And so it begins. The start of the next five years, with the superhero genre dominating the cinemas around the globe with stories of mighty men, Norse Deities and probably a few aliens. But while you’ll have to wait a while for those films to come out, we have the Pint Sized Avenger, Ant Man to tide us over.
Ant Man stars Paul Rudd, Michael Douglas, Evangeline Lilly and Corey Stoll and is directed by Peyton Reed. The film follows Scott Lang (Rudd) as he inherits the Ant Man name and suit from Dr Hank Pym (Douglas) so that they can pull of a daring heist that may just save the world.
Ant Man had a rough start when it was first announced. Marvel Studios got a giant backlash when they revealed that acclaimed director Edgar Wright (well known for the man behind the camera of The Blood and Cornetto Trilogy) who was tipped for the director chair was not going to be directing Ant Man. However, Wright still serves as a writer on the film, and the script is one of the great points about Ant Man. While some jokes fall flat, the film does have a few good lines, with Michael Pena’s long, drawn out stories about people who help him find work. These stories, where Pena voices all the characters talking are the funniest parts of the film
The story is the same clichéd one that seemed to plague San Andreas earlier this year. As I said then, absent dad, divorced mother, a child in need, evil step dad, contrived romance, it’s copied verbatim in Ant Man. The main villain’s entrance to the film is also a cliché, easily pointing him out as the main bad guy instead of playing with the audience like Big Hero 6 did, keeping us guessing as to whether he is the bad guy or not. Despite these stereotypical plot points; the acting is still well done, with special mention going to Michael Douglas and Michael Pena, the two being the funniest characters in the film by far.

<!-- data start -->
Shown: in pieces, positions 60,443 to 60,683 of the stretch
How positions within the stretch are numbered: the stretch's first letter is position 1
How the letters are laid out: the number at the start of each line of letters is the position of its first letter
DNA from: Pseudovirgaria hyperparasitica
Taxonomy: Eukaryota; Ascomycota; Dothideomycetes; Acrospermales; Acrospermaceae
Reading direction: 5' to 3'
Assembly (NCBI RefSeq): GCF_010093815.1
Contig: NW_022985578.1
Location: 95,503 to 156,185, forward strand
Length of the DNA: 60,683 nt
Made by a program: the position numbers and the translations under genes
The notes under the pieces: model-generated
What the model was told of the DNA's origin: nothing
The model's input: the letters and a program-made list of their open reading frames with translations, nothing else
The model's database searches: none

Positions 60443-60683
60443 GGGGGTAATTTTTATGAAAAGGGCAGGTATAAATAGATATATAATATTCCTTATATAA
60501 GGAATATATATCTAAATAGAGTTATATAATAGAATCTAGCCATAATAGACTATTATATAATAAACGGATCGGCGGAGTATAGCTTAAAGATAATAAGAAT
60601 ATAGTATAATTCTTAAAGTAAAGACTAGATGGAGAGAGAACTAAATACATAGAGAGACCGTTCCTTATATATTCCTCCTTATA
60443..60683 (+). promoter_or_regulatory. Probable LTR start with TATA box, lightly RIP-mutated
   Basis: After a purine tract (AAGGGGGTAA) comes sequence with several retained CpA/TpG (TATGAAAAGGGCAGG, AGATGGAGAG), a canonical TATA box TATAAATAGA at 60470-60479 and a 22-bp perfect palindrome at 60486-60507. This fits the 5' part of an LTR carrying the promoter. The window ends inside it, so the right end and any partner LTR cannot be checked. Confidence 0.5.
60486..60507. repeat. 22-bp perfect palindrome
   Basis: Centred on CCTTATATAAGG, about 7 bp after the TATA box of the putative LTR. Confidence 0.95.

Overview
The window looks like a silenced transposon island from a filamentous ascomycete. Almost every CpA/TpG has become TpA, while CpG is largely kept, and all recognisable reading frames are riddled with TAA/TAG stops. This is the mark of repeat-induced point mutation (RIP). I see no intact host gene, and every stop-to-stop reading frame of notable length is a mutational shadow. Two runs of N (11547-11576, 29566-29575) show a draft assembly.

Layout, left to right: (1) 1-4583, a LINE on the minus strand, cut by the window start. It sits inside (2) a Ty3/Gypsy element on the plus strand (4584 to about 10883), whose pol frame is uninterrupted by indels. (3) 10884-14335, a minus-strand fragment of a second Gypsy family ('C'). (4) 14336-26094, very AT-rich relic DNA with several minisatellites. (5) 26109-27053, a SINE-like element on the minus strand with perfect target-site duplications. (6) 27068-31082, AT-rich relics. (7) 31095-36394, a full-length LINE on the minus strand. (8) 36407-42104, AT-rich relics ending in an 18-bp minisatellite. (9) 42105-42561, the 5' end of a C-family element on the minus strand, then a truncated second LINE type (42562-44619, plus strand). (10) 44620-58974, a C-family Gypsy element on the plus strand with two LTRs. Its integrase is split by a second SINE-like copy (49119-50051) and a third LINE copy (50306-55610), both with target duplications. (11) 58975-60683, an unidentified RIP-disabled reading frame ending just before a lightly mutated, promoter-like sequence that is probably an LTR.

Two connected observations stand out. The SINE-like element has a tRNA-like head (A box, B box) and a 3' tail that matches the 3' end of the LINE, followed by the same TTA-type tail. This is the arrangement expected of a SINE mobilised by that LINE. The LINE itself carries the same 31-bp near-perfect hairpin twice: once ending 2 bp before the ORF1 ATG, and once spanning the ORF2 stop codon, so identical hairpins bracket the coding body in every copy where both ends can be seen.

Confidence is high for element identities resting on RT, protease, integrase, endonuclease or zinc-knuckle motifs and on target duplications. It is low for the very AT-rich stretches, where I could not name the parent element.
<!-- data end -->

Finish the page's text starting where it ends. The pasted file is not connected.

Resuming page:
As with the other Marvel films, several hints and universe crossovers are mentioned and brought into the film, giving us one of the best scenes in the film, where Ant Man faces off against an Avenger for a piece of hardware needed for his mission. It’s the best scene of the film, and managed to rouse me from a small nap that was threatening to take me over. There are also two end credit sequences to stick around for at the end, introducing new characters and also setting up the new films, so they are well worth watching. Again, as I said in my Avengers review, you will need to think back and refer to earlier films to remember who these side characters are. I was almost lost at who one character was until I scoured my memory while writing this review. And as usual there is the required Stan Lee cameo hiding away within the last few seconds of the film. I almost thought they were going to miss it out but they got it in just before the credits rolled.
Ant Man clocks in at just under two hours, and this was one of the main problems for me. As I said previously, I was almost sent into a small nap by the lull in on screen interest. The film potters around with needless subplots and revelations that can be seen a mile off, all culminating in a film that look like it’s going to end, before going on for another quarter of an hour. The film sadly focuses more on these minor distractions rather than the dialogue between Rudd and his entourage of friends, which is the main highlight of the film.
In conclusion, Ant Man is just another superhero film. If you enjoyed the other Marvel creations over the past few years you’ll find more to love here, but it’s nothing to convert a non-watcher to the side of the superheroes.
Score: 6/10 One of the weaker films in the Marvel deck.